- Google BigQuery
- Google Cloud SQL
- Google Sheets
- Hortonworks Hadoop Hive 1.1 or later
- HP Vertica 6.x or later
- IBM BigInsights*
- IBM DB2 9.1 or later for Linux, UNIX, or Windows (available on Tableau Desktop/Server on Windows only)
- IBM PDA Netezza 4.6 or later*
- JSON files
- MapR Distribution for Apache Hadoop 2.x or later*
- Microsoft Access 2007 or later*
- Microsoft Azure Data Lake
- Microsoft Azure Data Warehouse
- Microsoft Azure DB
- Microsoft Excel 2007 or later
- Microsoft OneDrive
- Microsoft PowerPivot 2008 or later*
- Microsoft SharePoint Lists
- Microsoft Spark on HDInsight
- Microsoft SQL Server 2005 or later (incl. support for Kerberos)
- Microsoft SQL Server Analysis Services 2005 or later, multi-dimensional mode only*(incl. support for Kerberos)
- Microsoft SQL Server PDW V2 or later
- MongoDB BI
- MySQL 5.0 or later
- Oracle Database 11.0 or later
- Oracle Eloqua
- Oracle Hyperion Essbase 11.1.1 or later*
- Pivotal Greenplum 4.x or later
- PostgreSQL 8.3 or later
- Progress OpenEdge 10.2B patch 4 or later*
- QuickBooks Online
- Salesforce.com, including Force.com and Database.com
- SAP HANA 1.0035 or later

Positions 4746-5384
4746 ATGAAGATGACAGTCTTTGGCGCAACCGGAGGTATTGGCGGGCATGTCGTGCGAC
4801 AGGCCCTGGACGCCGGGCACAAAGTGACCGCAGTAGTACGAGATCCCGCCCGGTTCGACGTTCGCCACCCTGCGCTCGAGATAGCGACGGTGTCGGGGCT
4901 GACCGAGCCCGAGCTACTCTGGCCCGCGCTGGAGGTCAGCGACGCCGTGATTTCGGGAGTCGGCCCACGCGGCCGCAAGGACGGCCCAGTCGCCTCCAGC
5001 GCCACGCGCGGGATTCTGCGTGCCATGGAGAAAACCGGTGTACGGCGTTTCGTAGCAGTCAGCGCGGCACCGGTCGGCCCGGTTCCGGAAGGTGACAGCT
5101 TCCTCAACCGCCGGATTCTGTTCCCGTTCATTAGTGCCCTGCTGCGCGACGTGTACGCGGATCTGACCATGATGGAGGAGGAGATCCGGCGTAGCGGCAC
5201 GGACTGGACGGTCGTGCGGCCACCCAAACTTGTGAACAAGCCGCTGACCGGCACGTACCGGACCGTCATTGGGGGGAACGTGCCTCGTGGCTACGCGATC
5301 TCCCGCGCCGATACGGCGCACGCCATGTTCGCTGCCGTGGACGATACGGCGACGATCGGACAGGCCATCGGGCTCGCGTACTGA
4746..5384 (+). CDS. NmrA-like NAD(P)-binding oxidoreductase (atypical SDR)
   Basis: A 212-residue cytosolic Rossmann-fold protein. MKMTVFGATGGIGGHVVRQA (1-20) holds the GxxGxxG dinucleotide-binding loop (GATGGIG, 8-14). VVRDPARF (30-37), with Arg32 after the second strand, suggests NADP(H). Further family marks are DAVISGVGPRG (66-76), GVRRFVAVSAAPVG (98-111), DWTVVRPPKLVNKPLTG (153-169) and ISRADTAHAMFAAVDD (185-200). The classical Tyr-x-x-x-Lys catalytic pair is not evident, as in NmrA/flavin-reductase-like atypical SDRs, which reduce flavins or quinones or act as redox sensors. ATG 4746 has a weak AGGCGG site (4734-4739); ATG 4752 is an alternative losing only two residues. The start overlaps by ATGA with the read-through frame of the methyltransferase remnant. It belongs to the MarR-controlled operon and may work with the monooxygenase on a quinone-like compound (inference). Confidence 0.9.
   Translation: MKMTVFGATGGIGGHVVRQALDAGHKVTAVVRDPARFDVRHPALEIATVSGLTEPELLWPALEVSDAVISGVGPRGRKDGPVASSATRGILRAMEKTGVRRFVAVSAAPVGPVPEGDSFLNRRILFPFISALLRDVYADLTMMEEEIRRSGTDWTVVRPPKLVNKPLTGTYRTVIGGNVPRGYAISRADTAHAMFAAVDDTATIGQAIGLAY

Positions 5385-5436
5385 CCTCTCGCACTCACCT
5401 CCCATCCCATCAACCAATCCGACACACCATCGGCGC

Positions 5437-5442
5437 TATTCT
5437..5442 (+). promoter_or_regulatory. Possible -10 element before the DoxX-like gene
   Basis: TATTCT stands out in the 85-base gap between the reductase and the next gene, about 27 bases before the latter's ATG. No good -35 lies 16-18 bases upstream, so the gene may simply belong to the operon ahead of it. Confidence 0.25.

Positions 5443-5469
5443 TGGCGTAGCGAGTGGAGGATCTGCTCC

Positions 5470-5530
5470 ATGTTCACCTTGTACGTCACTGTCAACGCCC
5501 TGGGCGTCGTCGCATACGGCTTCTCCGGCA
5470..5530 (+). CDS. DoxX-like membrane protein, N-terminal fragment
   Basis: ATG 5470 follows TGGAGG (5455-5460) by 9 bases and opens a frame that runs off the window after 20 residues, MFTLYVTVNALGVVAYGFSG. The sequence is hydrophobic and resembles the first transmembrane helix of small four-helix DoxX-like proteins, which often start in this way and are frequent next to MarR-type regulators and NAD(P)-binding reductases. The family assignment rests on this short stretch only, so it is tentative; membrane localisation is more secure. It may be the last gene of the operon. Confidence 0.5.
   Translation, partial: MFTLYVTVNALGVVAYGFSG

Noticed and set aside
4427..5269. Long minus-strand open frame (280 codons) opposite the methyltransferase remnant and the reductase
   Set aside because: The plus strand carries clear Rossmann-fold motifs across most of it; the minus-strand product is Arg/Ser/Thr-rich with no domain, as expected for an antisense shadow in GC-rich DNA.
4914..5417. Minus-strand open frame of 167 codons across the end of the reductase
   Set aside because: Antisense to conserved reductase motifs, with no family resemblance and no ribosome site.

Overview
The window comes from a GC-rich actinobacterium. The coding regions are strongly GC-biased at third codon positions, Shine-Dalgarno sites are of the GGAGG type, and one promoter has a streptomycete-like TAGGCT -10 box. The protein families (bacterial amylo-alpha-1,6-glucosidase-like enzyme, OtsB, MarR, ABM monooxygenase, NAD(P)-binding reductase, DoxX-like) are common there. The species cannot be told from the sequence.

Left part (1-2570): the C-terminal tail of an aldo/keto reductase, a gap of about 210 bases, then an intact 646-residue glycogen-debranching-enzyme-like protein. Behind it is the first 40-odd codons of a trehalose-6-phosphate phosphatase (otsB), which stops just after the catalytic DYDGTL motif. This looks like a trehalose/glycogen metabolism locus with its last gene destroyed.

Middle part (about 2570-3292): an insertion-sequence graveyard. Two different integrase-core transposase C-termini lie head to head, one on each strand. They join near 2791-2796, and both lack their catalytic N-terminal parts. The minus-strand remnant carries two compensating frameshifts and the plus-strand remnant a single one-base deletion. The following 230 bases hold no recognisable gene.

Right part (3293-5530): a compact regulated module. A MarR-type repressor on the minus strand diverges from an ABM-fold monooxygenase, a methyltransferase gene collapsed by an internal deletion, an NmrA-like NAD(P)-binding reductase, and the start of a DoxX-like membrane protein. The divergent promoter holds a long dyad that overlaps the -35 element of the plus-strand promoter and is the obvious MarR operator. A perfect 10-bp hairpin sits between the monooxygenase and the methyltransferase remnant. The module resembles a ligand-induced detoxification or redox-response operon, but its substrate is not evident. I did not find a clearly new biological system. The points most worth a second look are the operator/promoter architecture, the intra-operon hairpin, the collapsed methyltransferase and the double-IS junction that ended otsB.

- SAP NetWeaver Business Warehouse 7.00 with SP20+ recommended; also requires SAP GUI for Windows 7.20 or later client*
- SAP Sybase ASE 15.5 or later*
- SAP Sybase IQ 15 or later*
- ServiceNow ITSM
- Spark SQL requires Apache Spark 1.2.1 or later
- Spatial files (Esri Shapefiles, KML, GeoJSON, and MapInfo file types)
- Splunk Enterprise 6 or later*
- Statistical Files; SAS (*.sas7bdat), SPSS (*.sav), and R (*.rdata, *.rda)
- Tableau Data Extract
- Teradata V2 R6.2 or later
- Teradata Aster Data nCluster 5.0 or later
- Teradata OLAP Connector 14.10 or later*
- Text files — comma separated value (.csv) files
- Additional databases and applications that are ODBC 3.0 compliant
- Tons of web data with the Web Data Connector
- * are Available for Windows only
Read more here
Types Of Graph In Tableau
In order to proceed with learning Tableau, we need to understand before using the Tableau is the Range of graphs it offers.
1. Line Graph
A line chart or line graph is used to show the change in values over a period of time. The line chart is frequently employed in the stock market where we see the changes in the prices of a stock over a period of time.
The above graph represents the total sale over the span of 4 years and the thickness of the line represents the profit. More the thickness more is the profit.
2. Bar Graph
Bar graph uses horizontal or vertical bars in order to represent data. When the bar graph is used to compare 2 different quantities, it helps the viewer to see the difference in magnitude of the two quantities. Bar graph can help in comparing multiple categories at once against a measured value. It can be grouped and stacked. Group bar graph is a graph where the similar categories are clubbed together. Stacked bar graph is a graph where the different categories are stacked on top of other categories. The stacked graph represents the sales and profit in three different segment.
A.) Vertical Bar Graph
B.) Horizontal Bar Graph
The above two represents the sales in various countries in vertical and horizontal format.